April's full moon is sometimes called the Pink Moon.
Looking for it tonight.
"Birds, though you long have ceased to build,
guard the nest that must be filled.
Even the hour when wings are frozen
God for fledgling time has chosen.
People look East and sing today:
Love the bird is on the way. "
from "People, look East" hymn for Advent II
"If the chickadees coming to the feeder are fluffed fat as tennis balls the temperature is in the low thirties, plenty cold enough for a muffler." Hal Borland
The magnolia leaf fall has made a paper wasp nest visible outside the bathroom window - evidence of a very busy summer. I learned the queen starts the nest with chewed wood fibers, adding the first layer and laying eggs of the workers who will expand the work.
Super Moon, Blood Moon, Flower Moon...wants so much attention it can even interrupt our sleep!
"...Early tribesmen credited various animals with the ability to forecast weather. The Egyptians relied on bears. Early Europeans turned to wolves for prophecies. In England they put their faith in otters and badgers. Early English colonists in America, never skilled in identification, mistook woodchucks for badgers, which often were called groundhogs in England. The badger was the Candlemas forecaster in England, so the American marmot inherited the prophet's mantle. And just to round out the tangle of identities, the name 'woodchuck' came from the Algonquin wejac, which meant fisher, a cousin of the weasel." Hal Borland
(First Week of Advent)
"Now that autumn's silence is upon the land, one can hear the big, enduring voices which seldom shout the things they have to say. One can hear the earth declare that ice, the counterpart of fire, must be reckoned with. One can hear the hills assert their stony structure which forever underlies the soothing green of leaf and shade. One can hear the wind and water discussing polar regions and the fundamental wedge of frost that can level mountains. Listen closely, and one can hear the patient throb of almost suspended life in the root, the bulb, the seed, the egg, waiting for another spring."
- Hal Borland
"A Man can muster a variety of reasons when he goes for a walk. It's a nice day. He needs the exercise. He hasn't' been out in the park, or the fields, or the woods, for quite a while. He wants a breath of fresh air, needs to stretch his legs.
Excuses, all of them, and good enough. But they aren't reasons. The reasons are both personal and complicated. How can you explain that you need to know that the trees are still there, and the hills and the sky? Anyone knows they are. How can you say it is time your pulse responded to another rhythm, the rhythm of the day and the season instead of the hour and the minute? No, you cannot explain. So you walk." Hal Borland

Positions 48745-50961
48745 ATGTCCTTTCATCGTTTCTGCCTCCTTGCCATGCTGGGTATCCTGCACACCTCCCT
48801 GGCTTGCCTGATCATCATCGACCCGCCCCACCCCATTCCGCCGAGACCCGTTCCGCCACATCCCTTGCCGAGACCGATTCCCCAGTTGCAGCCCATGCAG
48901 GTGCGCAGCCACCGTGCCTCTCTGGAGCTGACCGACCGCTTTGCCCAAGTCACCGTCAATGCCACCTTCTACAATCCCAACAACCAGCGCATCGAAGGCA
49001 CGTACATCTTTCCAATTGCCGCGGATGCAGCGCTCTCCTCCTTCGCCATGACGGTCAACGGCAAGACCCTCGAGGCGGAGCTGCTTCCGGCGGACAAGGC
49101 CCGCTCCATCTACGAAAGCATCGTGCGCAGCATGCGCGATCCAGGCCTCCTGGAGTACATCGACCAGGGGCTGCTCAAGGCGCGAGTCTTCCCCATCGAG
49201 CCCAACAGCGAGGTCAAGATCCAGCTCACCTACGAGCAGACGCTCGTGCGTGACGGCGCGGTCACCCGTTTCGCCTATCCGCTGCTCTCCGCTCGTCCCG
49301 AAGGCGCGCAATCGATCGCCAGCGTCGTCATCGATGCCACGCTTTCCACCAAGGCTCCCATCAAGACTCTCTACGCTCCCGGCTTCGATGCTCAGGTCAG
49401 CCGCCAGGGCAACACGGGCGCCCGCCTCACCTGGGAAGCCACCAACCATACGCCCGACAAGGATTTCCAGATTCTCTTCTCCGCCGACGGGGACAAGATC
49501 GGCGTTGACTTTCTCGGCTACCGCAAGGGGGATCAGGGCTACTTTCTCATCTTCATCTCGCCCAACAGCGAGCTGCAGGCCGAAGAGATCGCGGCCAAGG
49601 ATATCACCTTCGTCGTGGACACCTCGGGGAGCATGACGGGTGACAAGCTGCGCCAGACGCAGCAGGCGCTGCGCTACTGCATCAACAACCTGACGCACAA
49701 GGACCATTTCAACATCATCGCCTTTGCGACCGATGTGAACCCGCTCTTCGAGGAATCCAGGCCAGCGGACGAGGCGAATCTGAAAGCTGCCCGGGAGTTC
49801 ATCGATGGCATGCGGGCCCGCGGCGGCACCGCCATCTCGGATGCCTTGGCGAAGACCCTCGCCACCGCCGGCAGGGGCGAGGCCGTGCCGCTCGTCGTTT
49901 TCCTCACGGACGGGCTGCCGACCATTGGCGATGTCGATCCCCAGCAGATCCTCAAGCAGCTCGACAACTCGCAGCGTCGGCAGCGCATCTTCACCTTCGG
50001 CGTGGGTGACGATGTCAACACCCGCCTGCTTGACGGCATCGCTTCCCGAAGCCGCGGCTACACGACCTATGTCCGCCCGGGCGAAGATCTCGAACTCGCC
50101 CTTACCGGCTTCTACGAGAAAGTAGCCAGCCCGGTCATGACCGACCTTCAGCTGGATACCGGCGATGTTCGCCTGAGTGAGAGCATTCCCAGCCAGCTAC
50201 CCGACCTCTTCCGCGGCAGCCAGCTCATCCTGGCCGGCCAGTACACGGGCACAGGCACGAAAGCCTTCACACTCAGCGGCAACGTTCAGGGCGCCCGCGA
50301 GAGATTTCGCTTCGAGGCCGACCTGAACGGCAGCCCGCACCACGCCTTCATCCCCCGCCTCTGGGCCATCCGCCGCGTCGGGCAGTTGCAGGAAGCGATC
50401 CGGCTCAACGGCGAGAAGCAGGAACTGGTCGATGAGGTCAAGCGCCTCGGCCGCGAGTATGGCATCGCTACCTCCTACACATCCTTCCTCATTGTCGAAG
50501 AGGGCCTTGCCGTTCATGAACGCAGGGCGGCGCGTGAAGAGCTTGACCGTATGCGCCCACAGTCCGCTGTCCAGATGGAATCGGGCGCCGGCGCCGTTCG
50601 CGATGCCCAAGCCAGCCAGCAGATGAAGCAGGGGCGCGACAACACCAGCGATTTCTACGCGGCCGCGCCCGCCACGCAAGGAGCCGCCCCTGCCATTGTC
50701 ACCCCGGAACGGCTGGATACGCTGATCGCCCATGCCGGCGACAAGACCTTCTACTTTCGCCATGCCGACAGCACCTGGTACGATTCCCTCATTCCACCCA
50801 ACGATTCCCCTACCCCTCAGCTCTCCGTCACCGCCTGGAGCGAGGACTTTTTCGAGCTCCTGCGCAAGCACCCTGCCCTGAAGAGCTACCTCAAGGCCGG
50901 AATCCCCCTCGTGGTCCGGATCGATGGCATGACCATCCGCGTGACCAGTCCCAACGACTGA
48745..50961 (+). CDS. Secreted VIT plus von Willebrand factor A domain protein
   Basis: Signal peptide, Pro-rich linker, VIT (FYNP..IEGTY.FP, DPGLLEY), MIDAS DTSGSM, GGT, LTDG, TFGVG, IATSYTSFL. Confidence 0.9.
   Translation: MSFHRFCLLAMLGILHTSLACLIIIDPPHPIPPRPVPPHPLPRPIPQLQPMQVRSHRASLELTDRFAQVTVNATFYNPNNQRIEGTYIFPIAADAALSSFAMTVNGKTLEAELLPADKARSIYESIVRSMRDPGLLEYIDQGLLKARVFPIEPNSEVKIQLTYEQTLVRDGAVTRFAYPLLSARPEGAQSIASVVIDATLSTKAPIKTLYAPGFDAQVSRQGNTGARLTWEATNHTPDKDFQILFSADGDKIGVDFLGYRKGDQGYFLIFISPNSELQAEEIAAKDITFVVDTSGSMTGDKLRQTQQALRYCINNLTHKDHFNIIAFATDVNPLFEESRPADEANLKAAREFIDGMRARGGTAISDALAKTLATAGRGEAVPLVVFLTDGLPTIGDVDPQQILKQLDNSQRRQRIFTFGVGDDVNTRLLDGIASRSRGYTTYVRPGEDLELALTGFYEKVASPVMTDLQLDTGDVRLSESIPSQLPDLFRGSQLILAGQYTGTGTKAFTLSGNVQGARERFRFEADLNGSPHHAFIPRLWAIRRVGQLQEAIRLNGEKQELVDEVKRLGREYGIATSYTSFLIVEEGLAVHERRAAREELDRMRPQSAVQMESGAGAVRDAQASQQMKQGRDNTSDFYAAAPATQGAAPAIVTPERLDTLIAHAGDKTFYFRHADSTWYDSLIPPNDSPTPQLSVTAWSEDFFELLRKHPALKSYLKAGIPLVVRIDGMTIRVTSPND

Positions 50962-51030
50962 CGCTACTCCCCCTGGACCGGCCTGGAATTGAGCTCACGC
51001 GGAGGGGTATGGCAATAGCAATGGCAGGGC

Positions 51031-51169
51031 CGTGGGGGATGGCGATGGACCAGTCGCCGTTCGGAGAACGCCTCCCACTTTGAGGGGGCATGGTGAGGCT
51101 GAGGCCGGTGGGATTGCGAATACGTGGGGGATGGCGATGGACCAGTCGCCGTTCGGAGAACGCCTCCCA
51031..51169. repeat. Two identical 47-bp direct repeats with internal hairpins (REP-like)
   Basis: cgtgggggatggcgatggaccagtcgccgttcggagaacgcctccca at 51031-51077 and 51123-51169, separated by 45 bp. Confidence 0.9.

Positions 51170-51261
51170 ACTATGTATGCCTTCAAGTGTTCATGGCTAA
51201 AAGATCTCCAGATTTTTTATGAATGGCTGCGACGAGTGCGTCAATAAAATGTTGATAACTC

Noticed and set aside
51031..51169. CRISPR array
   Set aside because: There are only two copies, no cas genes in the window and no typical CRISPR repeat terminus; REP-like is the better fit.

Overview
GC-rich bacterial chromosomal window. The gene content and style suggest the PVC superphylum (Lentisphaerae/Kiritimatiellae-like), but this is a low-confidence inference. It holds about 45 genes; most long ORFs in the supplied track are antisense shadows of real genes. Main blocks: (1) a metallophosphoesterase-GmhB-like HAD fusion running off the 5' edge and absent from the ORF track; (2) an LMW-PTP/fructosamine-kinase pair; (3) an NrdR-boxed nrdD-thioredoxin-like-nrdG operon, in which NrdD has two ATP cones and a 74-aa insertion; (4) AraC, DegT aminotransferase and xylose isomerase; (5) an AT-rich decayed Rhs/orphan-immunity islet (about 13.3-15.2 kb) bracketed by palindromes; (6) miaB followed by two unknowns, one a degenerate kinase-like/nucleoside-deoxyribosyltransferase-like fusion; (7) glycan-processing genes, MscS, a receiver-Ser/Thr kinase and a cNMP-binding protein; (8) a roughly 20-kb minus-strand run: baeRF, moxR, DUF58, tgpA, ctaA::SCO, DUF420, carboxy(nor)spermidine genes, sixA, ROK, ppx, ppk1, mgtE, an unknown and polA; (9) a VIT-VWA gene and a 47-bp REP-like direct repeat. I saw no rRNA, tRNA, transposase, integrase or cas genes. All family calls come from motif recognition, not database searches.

Introduced to my first Monkey Puzzle Tree. Astounding! I will never not know this one when we meet again.
"Above all, Mr. Gilbert White is a man of system. Naturalist, physico-theologist. He lives in inches and ounces and hours and degrees. Matter flows in upon him. New information crowds in every day. He examines the forest sand through a microscope--smooth from collision, a yellow color. Watches the weather glass closely. Supine is the man who fails to put out his thermometer.
Weather on March 20, 1780, the day I was first set loose in Selborne? Dark, moist, and mild. Fifty degrees. Southwest wind. Full moon. Crocuses in high bloom. A matter of record.
Mr. Gilbert White chronicles rain and snow and barometric pressure. As if they were baptisms and burials and marriage s in the parish register--the death of Anne Wheeler, age twenty-four, last year, or the union of William Trimming and Elizabeth Bartholomew. The burial, just a few days ago of Mary Burbey, age sixteen, of this parish, "by me, Gil White curate." Sixteen years and gone. A mayfly's life.
The human year 1751, Mr. Gilbert White records, 'was one of the wettest Years in the memory of Man.' He is able to report that the 24th of August, 1764 was 'the fourth most beautiful harvest-day that ever was seen.' Glass very high.
'Those that had the most patience will have by much the best corn,' he declares, like the parson he is.
He identifies four hundred and thirty-nine local plants. Traveler's joy, twayblade, eye-bright cow wheat, go-to-bed-at-noon. Knee-holly, or butcher's broom. Knows the common tongue for plants and the learned one too. Which birds possess a local name--the sit-ye-down. And which don't--Regulus non cristatus. " Verlyn Klinkenborg
A wee explanation: this website was created as a way to amplify the daily surprise of seeing glory in one small life. The notebook entries represented here are all selected from things actually lived and noted on paper in an effort to live the full life British educator Charlotte Mason so ably championed.
Book Of Centuries
Book Of Firsts